At some point you risk not having a friend/sibling to play with if you continue to beat them to such a degree that you put them off of playing the game. And maybe it feels good in that short term (those moments when you're mercilessly destroying them), but is that worth not having someone to play with. It's a complicated question to consider. Sometimes gaming is better with company.

I'm not saying you should lose on purpose but to adjust your play style so that it makes things fair for your opponent. As the SB Nation article mentions, this might mean that you have to avoid using a certain character or not use a certain attack to even things up.

I never learned this lesson and after beating my sister a few too many times at certain games, she just stopped wanting to play with me. We're chill now and we've come around full circle, but when we were growing up, that divide in skill and my constant gloating really caused her to just be turned off of games and I feel a bit bad about that now.
posted by Fizz at 6:37 AM on August 26 [7 favorites]


My youngest brother lived with me his final year of high school. There's a 15-year gap between us. He had tons of video game experience on consoles, less on PC games. We started playing Quake III Arena in LAN mode. I had no mercy on the boy, and relished the yelling from the other room when I'd get in a particularly satisfying frag.

Then. Then we started playing Halo on the XBox. Same screen. Kid was a pro screen-peeker, and knew the game inside and out where I was a casual. I don't think I won a single game until we started playing networked instead of on the same machine. The first time I won a game (first of many, after that) was very satisfying.

At this point, I spend very little time playing video games and prefer games that do not require lightning reflexes... I need games that reward playing 20 minutes at a time and don't require memorizing 50 different key combos. After enjoying Breath of the Wild I bought Hyrule Warriors and got fed up after the first 10 minutes being nothing but cut scenes and then a barrage of help dialogs on how to do this and that.
posted by jzb at 6:44 AM on August 26


I (a 31-year-old with a PhD) was just beaten at chess by my cousin, who starts kindergarten in the fall. I've always known I was not good at chess, but ... that was a lot.
posted by ChuraChura at 6:45 AM on August 26 [46 favorites]


I remember well the time I watched my nephew, who was around 11 or so, play Goldeneye, the game a friend of mine and I had been playing as a single player co-op and struggling to get past one of the levels. My nephew, of course, cruised through that level and several more in his first time playing by some manner of reckless mayhem that was heartbreaking to watch as we'd tried every kind of plan we could think of and still couldn't beat the level.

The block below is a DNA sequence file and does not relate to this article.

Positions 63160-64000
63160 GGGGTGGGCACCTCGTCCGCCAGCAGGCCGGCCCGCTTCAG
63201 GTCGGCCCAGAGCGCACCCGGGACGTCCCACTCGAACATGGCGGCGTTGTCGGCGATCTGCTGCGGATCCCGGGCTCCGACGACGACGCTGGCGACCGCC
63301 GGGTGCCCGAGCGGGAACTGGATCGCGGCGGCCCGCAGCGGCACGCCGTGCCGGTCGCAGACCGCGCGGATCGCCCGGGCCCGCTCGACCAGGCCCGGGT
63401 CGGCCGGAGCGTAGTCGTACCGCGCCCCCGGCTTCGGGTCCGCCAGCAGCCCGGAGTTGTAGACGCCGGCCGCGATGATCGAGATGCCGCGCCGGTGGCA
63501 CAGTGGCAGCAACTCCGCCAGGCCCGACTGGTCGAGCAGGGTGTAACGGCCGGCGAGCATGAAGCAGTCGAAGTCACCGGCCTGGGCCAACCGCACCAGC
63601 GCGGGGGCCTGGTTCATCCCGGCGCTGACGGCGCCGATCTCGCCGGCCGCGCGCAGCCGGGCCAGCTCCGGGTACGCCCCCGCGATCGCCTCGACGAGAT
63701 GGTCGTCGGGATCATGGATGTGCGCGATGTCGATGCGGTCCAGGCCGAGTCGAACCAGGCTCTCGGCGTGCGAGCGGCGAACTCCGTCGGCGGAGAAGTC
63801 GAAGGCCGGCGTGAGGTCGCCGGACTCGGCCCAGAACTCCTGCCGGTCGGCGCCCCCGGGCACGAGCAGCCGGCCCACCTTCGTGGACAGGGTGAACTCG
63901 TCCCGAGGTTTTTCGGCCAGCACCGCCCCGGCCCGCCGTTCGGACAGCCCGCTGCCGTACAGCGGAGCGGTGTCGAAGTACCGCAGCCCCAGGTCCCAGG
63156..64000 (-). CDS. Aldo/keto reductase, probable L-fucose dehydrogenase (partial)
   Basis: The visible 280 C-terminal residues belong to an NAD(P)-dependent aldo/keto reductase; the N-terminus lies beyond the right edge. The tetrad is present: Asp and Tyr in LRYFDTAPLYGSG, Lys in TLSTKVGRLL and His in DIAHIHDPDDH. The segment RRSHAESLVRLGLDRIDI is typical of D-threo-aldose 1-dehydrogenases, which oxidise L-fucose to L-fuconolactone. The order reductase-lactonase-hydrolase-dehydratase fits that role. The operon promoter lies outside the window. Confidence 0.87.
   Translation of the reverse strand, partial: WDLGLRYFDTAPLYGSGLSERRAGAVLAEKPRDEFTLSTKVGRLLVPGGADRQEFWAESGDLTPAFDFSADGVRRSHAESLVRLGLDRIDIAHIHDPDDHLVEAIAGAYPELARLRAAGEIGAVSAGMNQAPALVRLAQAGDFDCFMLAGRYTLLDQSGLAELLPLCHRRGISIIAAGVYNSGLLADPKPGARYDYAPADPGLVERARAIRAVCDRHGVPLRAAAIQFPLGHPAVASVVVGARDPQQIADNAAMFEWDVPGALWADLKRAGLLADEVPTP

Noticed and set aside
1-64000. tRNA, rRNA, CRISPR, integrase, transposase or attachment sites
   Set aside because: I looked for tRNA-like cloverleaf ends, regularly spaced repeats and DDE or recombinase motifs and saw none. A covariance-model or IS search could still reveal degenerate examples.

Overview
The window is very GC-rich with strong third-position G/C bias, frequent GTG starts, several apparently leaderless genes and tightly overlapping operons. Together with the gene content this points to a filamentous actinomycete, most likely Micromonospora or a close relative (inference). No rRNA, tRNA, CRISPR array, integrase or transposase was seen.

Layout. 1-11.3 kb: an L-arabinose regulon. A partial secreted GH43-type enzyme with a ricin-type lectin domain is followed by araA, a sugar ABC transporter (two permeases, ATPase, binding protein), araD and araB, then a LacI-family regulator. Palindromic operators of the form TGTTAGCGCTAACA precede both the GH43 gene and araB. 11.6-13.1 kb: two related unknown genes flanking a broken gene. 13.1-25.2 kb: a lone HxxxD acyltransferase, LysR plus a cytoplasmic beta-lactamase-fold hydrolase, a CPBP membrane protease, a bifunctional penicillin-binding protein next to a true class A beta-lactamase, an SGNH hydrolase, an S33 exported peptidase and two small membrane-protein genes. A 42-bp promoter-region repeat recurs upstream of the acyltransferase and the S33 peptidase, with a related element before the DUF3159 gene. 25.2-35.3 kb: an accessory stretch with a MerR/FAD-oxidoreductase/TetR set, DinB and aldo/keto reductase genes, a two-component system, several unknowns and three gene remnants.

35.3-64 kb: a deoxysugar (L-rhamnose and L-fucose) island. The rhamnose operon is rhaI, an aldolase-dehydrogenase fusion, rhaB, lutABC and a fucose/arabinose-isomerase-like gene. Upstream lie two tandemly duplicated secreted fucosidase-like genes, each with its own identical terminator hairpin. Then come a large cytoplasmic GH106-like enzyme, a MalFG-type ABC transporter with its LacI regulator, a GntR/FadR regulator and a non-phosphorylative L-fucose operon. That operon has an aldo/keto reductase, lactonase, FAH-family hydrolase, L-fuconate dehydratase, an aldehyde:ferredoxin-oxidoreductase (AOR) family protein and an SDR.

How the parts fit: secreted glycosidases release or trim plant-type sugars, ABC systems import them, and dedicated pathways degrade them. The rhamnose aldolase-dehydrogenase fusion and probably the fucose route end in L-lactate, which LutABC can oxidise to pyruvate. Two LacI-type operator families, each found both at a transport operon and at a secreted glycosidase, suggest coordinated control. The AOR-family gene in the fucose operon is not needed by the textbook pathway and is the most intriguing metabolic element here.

Granted, Goldeneye had a wacky co-op set up where one guy would move and aim and the other guy would look and shoot so playing that way necessitated a lot of yelling at each other to get things done, but still seeing how nonchalantly my nephew could tear through the level without even seeming to pay attention to what he was doing and still find the cool weapons we hadn't yet got was enough to make me realize I didn't have much future in video games. I pretty much stuck to free browser games after that. At least I can be happy I learned that way rather than in a one on one match where he'd kick my ass, so I was able to retain a little dignity.
posted by gusottertrout at 7:15 AM on August 26


I think the key is to teach the kids, beat them a few times and then never play them again and turn them loose on the general populace. That way when they grow up to be Magnus Carlsen, they will still subconsciously perceive you as the best player ever.

or solves a maths problem their parents can’t even begin to understand, it is profoundly bittersweet

Person obviously does not have parents in STEM.
posted by Query at 7:17 AM on August 26 [3 favorites]


I remember that exact moment when my son started beating me at Dark Forces: Jedi Knight.
posted by octothorpe at 7:18 AM on August 26 [1 favorite]


My family growing up was competitive in gaming in a way that stuck with me for way too long. I don't play competitive games with the kids, but every once in a while I reestablish their seemingly-forgotten sense that Actually Grownups Know What They Are Doing when I show them how a single-player game is done.

My son (8) already writes melodies and harmonies of greater sophistication than mine, and it is just a delight. If he were to solve a math problem that I couldn't, I think it would be just as much a joyful surprise.
posted by Jpfed at 7:43 AM on August 26 [3 favorites]


I (a 31-year-old with a PhD) was just beaten at chess by my cousin, who starts kindergarten in the fall. I've always known I was not good at chess, but ... that was a lot.

Who had White? Did you get checkmated by some kind of opening trap? If they have been playing chess at, well, preschool, maybe your cousin has learned a couple of tricks.
posted by thelonius at 7:49 AM on August 26